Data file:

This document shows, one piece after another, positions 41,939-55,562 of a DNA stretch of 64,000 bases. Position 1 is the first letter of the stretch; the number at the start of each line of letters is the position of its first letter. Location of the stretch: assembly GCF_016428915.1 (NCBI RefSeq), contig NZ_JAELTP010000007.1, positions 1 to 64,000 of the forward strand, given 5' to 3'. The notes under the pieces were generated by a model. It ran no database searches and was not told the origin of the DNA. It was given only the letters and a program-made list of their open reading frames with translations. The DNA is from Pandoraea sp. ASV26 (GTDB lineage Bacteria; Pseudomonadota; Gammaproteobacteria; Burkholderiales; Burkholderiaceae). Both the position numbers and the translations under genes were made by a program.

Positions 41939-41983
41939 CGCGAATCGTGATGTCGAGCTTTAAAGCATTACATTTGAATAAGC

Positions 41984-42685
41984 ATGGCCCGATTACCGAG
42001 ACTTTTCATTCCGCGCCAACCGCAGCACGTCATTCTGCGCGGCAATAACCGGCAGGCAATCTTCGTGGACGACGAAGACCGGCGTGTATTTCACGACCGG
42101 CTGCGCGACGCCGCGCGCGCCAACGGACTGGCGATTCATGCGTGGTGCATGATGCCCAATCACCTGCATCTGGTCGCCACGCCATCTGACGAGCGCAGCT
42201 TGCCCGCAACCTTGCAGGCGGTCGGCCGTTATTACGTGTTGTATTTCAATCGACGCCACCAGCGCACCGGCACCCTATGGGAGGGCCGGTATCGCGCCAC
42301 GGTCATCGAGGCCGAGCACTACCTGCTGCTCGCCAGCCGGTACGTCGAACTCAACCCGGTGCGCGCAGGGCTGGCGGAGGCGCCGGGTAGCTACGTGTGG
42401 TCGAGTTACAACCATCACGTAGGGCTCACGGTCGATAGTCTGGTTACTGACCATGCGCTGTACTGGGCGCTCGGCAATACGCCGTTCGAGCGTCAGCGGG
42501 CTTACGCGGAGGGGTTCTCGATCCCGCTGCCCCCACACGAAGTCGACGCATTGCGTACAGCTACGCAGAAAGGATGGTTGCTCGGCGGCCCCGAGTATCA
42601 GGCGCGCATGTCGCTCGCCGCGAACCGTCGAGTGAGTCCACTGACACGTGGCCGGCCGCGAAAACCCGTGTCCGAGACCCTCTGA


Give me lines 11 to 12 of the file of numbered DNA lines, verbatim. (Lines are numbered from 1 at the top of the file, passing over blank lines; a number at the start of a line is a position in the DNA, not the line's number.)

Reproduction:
42501 CTTACGCGGAGGGGTTCTCGATCCCGCTGCCCCCACACGAAGTCGACGCATTGCGTACAGCTACGCAGAAAGGATGGTTGCTCGGCGGCCCCGAGTATCA
42601 GGCGCGCATGTCGCTCGCCGCGAACCGTCGAGTGAGTCCACTGACACGTGGCCGGCCGCGAAAACCCGTGTCCGAGACCCTCTGA